‘I just did my job’: Craig WWII veteran reflects on long life, service after Pearl Harbor

Walt Cisar, 96, at his home in Craig.
Joshua Carney

For many from the Greatest Generation, Dec. 7, 1941 is a day that lives in infamy, not only because they lived through it and remember just what happened that day. They can remember exactly where they were and what they were doing when news filtered to the mainland that the Japanese had attacked the Pacific Fleet in the early dawn hours at Hawaii’s Pearl Harbor.

For Walt Cisar, now 96 years old, that day didn’t affect him at the time like many other Americans from that generation. No, instead, he carried on with his day picking corn in fields in Kim, a small town in Las Animas County in southeast Colorado, paying no real mind to what was happening “half a world away.”

As the United States entered into World War II shortly after the Japanese attacked Pearl Harbor, young men across the country raced out to volunteer for service, allowing them to choose their branch rather than leave it up to the draft to decide their fate for them.

World War II veteran Walt Cisar, 96, looks over photos from his time in the service at his home in Craig. (Joshua Carney / Craig Press)

For Cisar though, a good machinist job in Denver opened up in 1942, allowing him to settle down, work hard at his craft and afford his own place, an apartment in the Mile High City. In 1943 though, the draft came calling for Cisar’s services, landing him in the 25th Infantry Division in the United States Army.

“It was an automotive machine shop where we rebuilt engines,” Cisar said from his home on Alta Vista Drive in late November. “I certainly wasn’t happy at the time to be drafted; I just got another raise and I was doing pretty good. That turned my life upside down, obviously.”

Cisar left a good job in the middle of the war to travel halfway across the country for basic training at Aberdeen Proving Ground in Aberdeen, Harford County, Maryland in 1943.

The tough basic training was nothing in comparison to what Cisar would experience in early 1945 storming the beaches of Luzon to try and root out the Japanese dug in on the Philippine island.

Much like other landing craft during World War II, Cisar’s ran aground on a sandbar, forcing he and his fellow soldiers to swim ashore through deep water and gunfire. Once on shore, things turned even more hectic for Cisar and the rest of his unit.

“I remember I wasn’t on shore very long before I was hit by some shrapnel,” Cisar said. There was a D-8 Cat Armored Bulldozer on shore, and Cisar dove underneath to evade gunfire and explosions all around him.

“As that was going on, I just remember saying to myself, ‘I wish I wasn’t here right now,'” said Cisar, who earned a Purple Heart and a Bronze Star in WWII.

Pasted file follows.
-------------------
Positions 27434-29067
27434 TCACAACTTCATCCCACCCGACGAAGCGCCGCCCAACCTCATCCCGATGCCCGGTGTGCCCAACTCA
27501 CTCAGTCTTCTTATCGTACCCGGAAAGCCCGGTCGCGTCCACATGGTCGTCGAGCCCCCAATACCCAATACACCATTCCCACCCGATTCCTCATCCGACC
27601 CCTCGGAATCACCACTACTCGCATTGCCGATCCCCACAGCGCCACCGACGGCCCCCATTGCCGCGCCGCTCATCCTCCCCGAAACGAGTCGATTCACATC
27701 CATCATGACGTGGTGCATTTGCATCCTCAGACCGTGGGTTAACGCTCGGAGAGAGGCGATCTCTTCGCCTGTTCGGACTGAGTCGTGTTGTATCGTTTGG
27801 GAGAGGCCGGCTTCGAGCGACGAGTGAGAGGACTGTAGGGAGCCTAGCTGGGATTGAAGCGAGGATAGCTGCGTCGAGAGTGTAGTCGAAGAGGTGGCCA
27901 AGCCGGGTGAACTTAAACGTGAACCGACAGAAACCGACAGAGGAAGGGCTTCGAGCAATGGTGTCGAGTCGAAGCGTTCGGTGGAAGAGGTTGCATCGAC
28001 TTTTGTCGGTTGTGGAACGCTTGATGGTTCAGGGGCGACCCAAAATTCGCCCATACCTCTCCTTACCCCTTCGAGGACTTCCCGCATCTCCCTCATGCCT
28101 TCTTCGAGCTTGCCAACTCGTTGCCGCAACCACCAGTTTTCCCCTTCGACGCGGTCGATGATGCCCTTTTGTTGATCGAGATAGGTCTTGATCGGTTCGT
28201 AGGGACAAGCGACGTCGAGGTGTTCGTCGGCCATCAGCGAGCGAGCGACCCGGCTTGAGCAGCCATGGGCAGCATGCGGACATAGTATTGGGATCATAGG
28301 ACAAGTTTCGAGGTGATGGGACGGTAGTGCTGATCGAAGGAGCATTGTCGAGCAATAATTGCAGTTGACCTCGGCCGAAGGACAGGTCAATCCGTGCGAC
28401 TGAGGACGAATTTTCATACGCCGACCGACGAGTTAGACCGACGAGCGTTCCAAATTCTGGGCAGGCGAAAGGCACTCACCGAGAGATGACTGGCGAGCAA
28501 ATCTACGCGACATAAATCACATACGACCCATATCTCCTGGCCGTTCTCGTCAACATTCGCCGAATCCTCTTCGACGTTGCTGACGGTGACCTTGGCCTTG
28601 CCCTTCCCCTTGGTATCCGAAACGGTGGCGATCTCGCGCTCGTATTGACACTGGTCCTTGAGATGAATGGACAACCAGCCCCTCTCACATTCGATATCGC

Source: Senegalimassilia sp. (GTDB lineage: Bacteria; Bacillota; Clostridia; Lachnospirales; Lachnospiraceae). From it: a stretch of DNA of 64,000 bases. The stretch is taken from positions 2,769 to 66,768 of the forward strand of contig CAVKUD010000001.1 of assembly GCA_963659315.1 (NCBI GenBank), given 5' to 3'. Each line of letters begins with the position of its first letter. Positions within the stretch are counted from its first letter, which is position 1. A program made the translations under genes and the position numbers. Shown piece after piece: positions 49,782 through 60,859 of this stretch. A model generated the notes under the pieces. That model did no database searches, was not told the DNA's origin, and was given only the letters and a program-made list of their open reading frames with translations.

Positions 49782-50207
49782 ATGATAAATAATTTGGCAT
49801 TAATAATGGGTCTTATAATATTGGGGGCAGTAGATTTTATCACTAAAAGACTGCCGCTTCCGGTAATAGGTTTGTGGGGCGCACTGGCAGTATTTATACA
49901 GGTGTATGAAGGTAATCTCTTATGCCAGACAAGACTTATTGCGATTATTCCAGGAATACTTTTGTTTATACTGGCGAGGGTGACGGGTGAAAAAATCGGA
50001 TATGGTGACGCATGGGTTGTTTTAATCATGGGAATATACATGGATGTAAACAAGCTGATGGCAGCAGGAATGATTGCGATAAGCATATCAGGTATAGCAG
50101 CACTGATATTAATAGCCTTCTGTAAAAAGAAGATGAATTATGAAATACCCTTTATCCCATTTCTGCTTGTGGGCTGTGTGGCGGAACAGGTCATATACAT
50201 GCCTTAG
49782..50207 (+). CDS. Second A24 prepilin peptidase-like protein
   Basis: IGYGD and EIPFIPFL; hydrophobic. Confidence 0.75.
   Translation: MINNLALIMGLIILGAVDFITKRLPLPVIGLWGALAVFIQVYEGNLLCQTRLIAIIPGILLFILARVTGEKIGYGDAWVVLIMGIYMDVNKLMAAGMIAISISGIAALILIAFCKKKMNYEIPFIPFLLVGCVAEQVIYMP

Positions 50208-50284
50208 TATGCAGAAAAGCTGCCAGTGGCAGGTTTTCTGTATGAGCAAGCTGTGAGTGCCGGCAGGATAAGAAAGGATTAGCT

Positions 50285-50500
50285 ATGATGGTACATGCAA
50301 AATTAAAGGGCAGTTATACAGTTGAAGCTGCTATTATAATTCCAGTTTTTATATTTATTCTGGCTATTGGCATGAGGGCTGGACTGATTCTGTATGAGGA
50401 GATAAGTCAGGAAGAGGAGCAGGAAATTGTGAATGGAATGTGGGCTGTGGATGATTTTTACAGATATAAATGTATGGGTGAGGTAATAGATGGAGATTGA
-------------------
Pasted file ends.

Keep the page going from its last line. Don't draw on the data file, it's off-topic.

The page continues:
Dug in under the D-8 Cat, Cisar ended up spending the night in that position as the Japanese rained down bullets and artillery on the invasion force. Rains came in the morning though, allowing Cisar and the rest of his fellow soldiers to regroup and push for the hills of Luzon.

The rain certainly helped that day, but Mother Nature didn’t let up on the American boys invading Luzon. It rained day after day, according to Cisar, forcing him to sleep in muddy, water-filled foxholes at night.

One day early in his campaign on Luzon, Cisar and a fellow soldier loaded up a jeep with ammunition and started to drive it towards the front lines. The jeep stalled, forcing the driver and Cisar to abandon it. Moments later, according to Cisar, the jeep was blown up by a Japanese sniper as Cisar escaped serious harm.

Dodging a bullet with the jeep, the rain ended up getting Cisar on Luzon, sending him to the hospital with jungle rot. After recovering from jungle rot, Cisar was put back on the front lines with his unit, eventually helping root out the Japanese from the caves. Shortly after, Cisar’s unit was sent to Japan, where the 25th Infantry Division then served in the Occupation of Japan after the surrender of the Japanese in September 1945.

Following his discharge from the military in April 1946 as a Technician Fourth Grade, Cisar spent two months in the hospital with severe ulcers before returning to machinist’s job in Denver.

He was one of the lucky ones to go off to war and not only come home safely but also return to the job he once held.

While back in Denver, Cisar married a school teacher from Cañon City before then moving to Craig so that his first wife could “be home closer to momma.”

Cisar and his then-wife settled in Craig in 1953, starting a long life in Moffat County, where Cisar operated an auto parts store and a machine shop, bringing NAPA to Craig before selling the store.

Since then, Cisar has been able to relax in Craig, checking the weather and the stock market every morning before then playing cards with friends at the museum and the Belltower, with his third wife, Peggy.

While his military service helped him see the world outside of the Colorado and his birthplace in South Dakota, it’s not something he likes to talk about, nor harp on.

“I did my job; it’s over,” Cisar said.

A life well lived to this point, and a job well done.

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